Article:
Tribe of the Ring Fort

Wednesday, May 28, 2008

What 2.217 years in Ireland taught me 23/1/08 22:08 pm

Some of the things I’ve learned while here:

That a smash-up of Celtic-Tiger-generated double-income lives with having kids yields a couple with a saturated life. Meaning a life with no room for new, ex-pat friends.

That the Irish are champion tailgaters.

That Chinese food in Ireland is different than Chinese food in the United States.

That Ireland is dear (expensive).

That U.S. healthcare insurance is very expensive, much more so than in Ireland. However, the overall healthcare-per-cost comparison is not a simple black-and-white.

That Irish institutions have not yest quite accommodated the dual-income family. School events, for example, are scheduled under the assumption that at least one parent can regularly attend such during school hours (8:50am-2:30pm in Cobh where we live). Irish banks also seem to think all banking by couples heading such families can be performed between 10-4 on weekdays.

That the Irish go "emmmm..." where Americans go "ummmm..."

That the Irish have a placename-based way of giving directions. Woe be unto you if you are expecting an efficient route-number-based repartée in which your mention of "oh, so 610 to 569?" will yield a common understanding of the desired route. Even if that Irish person has spent their entire life on and around these routes. You must say "oh, the [destination placename] road and then the [next destination placename] road?" to have any hope.

That rainbows are a dime a dozen in Ireland. After a while, you need a full double rainbow to be even mildly appreciative.

That one acclimates much faster to driving on the left side of the road than looking the correct way when crossing a street.

That they call crossing guards "lolli-pop ladies" here, because of the big round signs they carry.

That I can’t get into concrete-block architecture. Wow, is it drab.

That the thing I like best about Ireland--this is a little hard for me to swallow coming from me, the one behind the whole moving-to-Ireland thing—is that it’s right next to Europe. So many countries, mindsets, cultures, and languages so close. Many of these, packaged together in handy human-shaped packages, have made the trip here to the Cork City environs. We are learning French as a family. I can’t tell you how helpful it is to hear it regularly being spoken by pods of French people passing us by again and again when we’re in the City on Saturdays. I experience French patter with a doppler effect.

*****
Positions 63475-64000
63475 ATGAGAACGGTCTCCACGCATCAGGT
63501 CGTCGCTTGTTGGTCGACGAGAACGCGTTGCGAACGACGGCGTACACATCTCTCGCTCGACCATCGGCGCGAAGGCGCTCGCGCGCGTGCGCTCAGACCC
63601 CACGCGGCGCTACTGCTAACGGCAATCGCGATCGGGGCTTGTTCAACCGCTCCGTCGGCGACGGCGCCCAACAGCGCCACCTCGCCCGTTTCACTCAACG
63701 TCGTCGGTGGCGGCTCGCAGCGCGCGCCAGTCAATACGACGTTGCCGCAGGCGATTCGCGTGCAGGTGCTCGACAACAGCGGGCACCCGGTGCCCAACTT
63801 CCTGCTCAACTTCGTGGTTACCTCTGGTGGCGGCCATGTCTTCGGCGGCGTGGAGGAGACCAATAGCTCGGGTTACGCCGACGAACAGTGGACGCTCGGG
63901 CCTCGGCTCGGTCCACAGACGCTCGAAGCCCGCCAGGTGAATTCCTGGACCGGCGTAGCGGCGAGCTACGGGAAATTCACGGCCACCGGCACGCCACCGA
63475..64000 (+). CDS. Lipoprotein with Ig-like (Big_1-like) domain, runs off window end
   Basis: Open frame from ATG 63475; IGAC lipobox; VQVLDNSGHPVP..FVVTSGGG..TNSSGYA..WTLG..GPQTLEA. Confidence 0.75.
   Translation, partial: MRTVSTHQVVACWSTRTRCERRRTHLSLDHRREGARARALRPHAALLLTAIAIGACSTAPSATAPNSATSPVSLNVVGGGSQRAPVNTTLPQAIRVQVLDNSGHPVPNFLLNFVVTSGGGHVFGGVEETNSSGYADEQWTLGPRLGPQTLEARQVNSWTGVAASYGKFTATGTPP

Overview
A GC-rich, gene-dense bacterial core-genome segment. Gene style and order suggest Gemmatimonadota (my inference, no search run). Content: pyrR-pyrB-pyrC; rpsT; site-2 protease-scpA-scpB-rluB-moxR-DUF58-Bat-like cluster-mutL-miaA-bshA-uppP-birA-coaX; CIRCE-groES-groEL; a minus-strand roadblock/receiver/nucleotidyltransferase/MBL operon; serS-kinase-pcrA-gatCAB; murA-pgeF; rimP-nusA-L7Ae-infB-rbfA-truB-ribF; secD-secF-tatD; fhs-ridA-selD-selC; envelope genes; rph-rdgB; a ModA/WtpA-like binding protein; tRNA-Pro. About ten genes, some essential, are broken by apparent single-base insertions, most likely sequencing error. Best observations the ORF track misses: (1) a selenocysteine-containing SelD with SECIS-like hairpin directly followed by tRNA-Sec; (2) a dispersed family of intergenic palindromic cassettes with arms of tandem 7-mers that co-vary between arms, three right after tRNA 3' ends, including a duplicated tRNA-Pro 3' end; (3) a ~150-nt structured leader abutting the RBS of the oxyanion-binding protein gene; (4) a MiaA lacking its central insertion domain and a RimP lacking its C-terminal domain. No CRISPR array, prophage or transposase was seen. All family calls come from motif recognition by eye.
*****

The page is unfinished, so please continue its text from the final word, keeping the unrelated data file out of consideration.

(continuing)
And the Cities. London, Paris. Sorry, I’m enamoured of both. I dream of going back to Paris, and know I can, any weekend. That’s existence value for you. Was gonna head to Amsterdam for the weekend because an old friend was gonna be there on a business trip. Didn’t happen because his schedule shifted, but the point stands. I coulda done it, gone to Amsterdam for a daynightday. Existence value.

That Irish schoolkids get in trouble when they say “Oh my God” in class. Well, at least my kid does.
On which subject: currently Irish law says that Catholic children get preference for spots in a school when there’s overcrowding. This is meeting substantial objections/questioning in heavily non-Catholic areas (as they now exist).

That people are basically the same everywhere.

That the United States is isolated. Geographically, physically, linguistically. (This is the converse of the ‘So many countries, mindsets, cultures, and languages so close’ reality over here.) Two oceans on either side. And that’s just for the democratic-voting coastal states. And that this isolation (I will not defend this point here, just make it) is an underlying, cross-cutting element of its ability to elect representatives, including Presidents, who wear their world-ignorance as a merit badge because they know it will be perceived as an asset!

That all Irish license begins with the last 2 digits of the car’s year. So, for example, our 2003 Mazda 6 has the plate ’03-D-35294,’ which tells all that we’ve a 2003 model. Talk about upward socioeconomic pressure…the ‘D’ part says that it was originally registered in Dublin. If it had been registered in, say, Kerry, the plate would be ’03-KY-35294.’

The correct use of ‘ye’ in Irish social discourse. I recently realized I had it down well enough so that I began interspersing it in my texts and speech.

That there are no porches in Ireland. Due to the near-incessantly wet weather? To concrete rather than wood being the dominant residential building material? To the pub being the traditional (traditionally; everything has been changing here) centre of community life? The new estates (i.e. “subdivisions”/”developments”) also have a dearth of porches.

That your basic level of happiness is independent of where you live

That the Irish LOVE Johnny Cash. I hear it on the Tubridy Show like once a month; you hear it on RnaG; in Cobh there’s a Johnny Cash tribute band, “Strictly Cash.”

A greater appreciation of Federalism. The political structure in effect in the U.S. that allows one state to legislate and regulate many aspects of itself. Guess I came to this exciting conclusion as a result of defending my other country against anti-Bush sentiment—not by disagreeing with it, but by pointing out that federalism constrains Bush’s power. Also, I’ve seen certain hidebound insitutions here in Ireland that are so due to national laws. Though there are County Councils, Cork county can’t, say, regulate banks differently than Dublin county.

That the national conversation about drunk driving (“drink driving” in Ireland) is a different beast. Frequent are the open protests on, say, radio talk shows, against not being able to have a few drinks and then drive. Not a stance you’ll hear championed on a talk show in the United States.